I consider SPOT devices dubious as a primary emergency beacon offshore, but they are getting more reliable and they do non-emergency things that are great. But the new Iridium-based messenger/beacons may turn out to be as reliable as EPIRBs/PLBs, and maybe better in an emergency because you can use them to communicate with the SAR people. But they aren’t even on the market yet, at least the consumer-priced ones, so this is all conjecture.

  5. Michael says:

    Hi Ben,
    We hire out the Spot trackers to customers who use them for safety while tramping and boating,
    The idea that family members can check on where they are on a webpage really makes remote trips more comforting for them.
    But, and this is a big but, we find almost all of our customers, even after a good briefing, and written instructions, forget to reset the Spot unit every 24 hours or sooner. additionally, some also think of saving the batteries by turning the unit off overnight, then forgetting to turn it on the next day.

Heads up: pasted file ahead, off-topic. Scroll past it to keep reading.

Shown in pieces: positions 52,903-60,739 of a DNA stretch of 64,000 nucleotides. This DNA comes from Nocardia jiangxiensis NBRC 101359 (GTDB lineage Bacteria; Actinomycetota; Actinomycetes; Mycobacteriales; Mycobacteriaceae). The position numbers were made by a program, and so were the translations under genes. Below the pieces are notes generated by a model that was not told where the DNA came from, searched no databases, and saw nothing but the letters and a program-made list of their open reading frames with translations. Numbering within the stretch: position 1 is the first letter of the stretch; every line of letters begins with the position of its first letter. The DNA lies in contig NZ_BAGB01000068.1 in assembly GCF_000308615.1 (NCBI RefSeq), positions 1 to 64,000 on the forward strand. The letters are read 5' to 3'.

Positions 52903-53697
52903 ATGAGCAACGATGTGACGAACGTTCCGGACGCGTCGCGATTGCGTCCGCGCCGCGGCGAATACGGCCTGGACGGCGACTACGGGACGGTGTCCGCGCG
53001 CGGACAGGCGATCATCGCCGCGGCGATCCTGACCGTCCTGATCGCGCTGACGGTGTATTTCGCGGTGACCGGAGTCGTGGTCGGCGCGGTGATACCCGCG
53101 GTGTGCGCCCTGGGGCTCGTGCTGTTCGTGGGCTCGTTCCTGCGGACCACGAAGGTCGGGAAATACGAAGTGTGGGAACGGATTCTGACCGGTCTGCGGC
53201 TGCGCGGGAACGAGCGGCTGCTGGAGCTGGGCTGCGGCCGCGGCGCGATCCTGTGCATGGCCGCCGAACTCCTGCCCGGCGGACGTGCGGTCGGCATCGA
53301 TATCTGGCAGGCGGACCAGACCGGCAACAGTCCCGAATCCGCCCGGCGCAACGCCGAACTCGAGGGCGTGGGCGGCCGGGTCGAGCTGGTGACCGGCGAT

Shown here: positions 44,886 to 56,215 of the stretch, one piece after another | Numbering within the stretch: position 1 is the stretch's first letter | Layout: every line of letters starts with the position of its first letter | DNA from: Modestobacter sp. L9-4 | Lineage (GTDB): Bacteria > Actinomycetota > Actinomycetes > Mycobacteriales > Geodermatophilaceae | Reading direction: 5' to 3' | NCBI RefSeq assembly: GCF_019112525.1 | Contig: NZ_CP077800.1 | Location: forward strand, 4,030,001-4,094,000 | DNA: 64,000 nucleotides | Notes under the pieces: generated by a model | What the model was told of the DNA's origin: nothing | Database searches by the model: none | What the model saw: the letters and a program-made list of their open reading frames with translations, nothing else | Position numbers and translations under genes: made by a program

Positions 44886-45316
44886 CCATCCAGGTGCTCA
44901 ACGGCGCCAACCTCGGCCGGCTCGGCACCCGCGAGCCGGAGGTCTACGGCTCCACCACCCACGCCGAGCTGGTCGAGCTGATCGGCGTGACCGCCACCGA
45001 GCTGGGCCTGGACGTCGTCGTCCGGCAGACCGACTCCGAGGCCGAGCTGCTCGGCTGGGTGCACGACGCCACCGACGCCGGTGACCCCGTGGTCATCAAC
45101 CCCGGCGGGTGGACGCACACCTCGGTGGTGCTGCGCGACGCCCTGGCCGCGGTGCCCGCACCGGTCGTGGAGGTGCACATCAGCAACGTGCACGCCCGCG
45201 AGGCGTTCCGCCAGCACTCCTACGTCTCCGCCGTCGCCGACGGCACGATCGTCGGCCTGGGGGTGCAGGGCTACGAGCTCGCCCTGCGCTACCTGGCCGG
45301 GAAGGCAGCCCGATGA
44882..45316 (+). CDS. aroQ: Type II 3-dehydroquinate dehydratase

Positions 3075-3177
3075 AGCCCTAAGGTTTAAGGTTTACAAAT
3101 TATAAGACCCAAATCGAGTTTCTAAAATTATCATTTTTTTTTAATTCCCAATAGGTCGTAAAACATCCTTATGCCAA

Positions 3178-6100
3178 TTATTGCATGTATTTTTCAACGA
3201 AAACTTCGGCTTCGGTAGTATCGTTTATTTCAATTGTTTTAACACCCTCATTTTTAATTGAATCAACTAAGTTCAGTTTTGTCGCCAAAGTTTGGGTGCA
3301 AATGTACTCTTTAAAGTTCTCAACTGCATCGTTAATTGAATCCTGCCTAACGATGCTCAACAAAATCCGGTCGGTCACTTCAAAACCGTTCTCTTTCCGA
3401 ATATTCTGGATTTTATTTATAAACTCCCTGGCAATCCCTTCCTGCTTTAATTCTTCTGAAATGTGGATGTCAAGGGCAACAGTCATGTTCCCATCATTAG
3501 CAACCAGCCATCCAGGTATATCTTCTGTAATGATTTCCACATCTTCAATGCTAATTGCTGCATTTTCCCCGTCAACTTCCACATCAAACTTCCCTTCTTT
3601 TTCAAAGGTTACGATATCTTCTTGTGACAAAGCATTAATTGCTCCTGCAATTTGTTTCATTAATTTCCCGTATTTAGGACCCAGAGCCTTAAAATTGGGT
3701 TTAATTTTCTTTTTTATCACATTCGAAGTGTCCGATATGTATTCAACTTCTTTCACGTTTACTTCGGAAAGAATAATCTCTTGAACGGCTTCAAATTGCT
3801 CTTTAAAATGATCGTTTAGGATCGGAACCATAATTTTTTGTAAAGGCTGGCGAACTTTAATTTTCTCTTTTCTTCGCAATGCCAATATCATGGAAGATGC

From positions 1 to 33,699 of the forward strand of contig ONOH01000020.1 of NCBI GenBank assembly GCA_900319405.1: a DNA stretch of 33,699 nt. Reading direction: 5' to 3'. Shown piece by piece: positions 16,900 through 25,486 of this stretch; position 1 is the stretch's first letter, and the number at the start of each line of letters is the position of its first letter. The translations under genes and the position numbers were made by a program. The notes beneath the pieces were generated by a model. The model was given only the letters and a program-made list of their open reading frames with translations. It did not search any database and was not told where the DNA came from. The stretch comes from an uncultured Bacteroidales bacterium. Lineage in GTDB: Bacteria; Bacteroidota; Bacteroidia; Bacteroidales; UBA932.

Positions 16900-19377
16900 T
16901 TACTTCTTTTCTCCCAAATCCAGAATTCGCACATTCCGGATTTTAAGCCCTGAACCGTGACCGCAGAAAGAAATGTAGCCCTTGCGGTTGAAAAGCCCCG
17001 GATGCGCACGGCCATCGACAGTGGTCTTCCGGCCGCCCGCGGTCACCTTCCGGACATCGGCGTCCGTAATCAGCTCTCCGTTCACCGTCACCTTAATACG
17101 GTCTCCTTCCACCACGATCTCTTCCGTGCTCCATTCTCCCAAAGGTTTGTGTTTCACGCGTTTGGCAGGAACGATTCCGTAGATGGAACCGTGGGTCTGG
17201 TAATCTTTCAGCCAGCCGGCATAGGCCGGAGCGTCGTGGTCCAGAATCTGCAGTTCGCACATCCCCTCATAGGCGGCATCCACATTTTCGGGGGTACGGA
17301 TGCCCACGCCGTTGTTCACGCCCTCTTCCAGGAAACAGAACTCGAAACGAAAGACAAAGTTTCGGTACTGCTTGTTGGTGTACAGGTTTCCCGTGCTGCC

This means, we get a call or note ourselves, that there has been no update from the tramper or boatie, and if storms or snow are nearby, and the tramper is not at a hut, and nothing heard from them, we fear the worst.
    What is needed, is for Spot to change to a turn on leave on, no reset needed, system.
    I have asked them, but apparently the license agreement with Axonn, the makers of the unit, won’t allow the set up of a no need to reset unit.
    For us, this means we may move to a system called Yellow Brick if we can see if the sat fees are reasonable for our usage.
    The Yellow Brick system allows the owner to turn on the tracker remotely, so that means we can turn it on if the hirer forgets and it means we can extend the battery life by remotely changing the reporting frequency from say every 10 minutes to say once a day for extended hires so the battery lasts longer.
    We really like the Spot 2, the Spot One was a bit harder to use but had longer AA battery life, the new Spot 2 uses aaa batteries so less battery life but the buttons are clearer to use.
    We may modify the unit once the warranty is finished to allow for more batteries and a timer to reset the unit automatically.
    Once the Delorme and the spot communicator are packaged together that will be so cool and we may buy one then.
    For hire use, it really needs to be so easy to use.
    Kind Regards,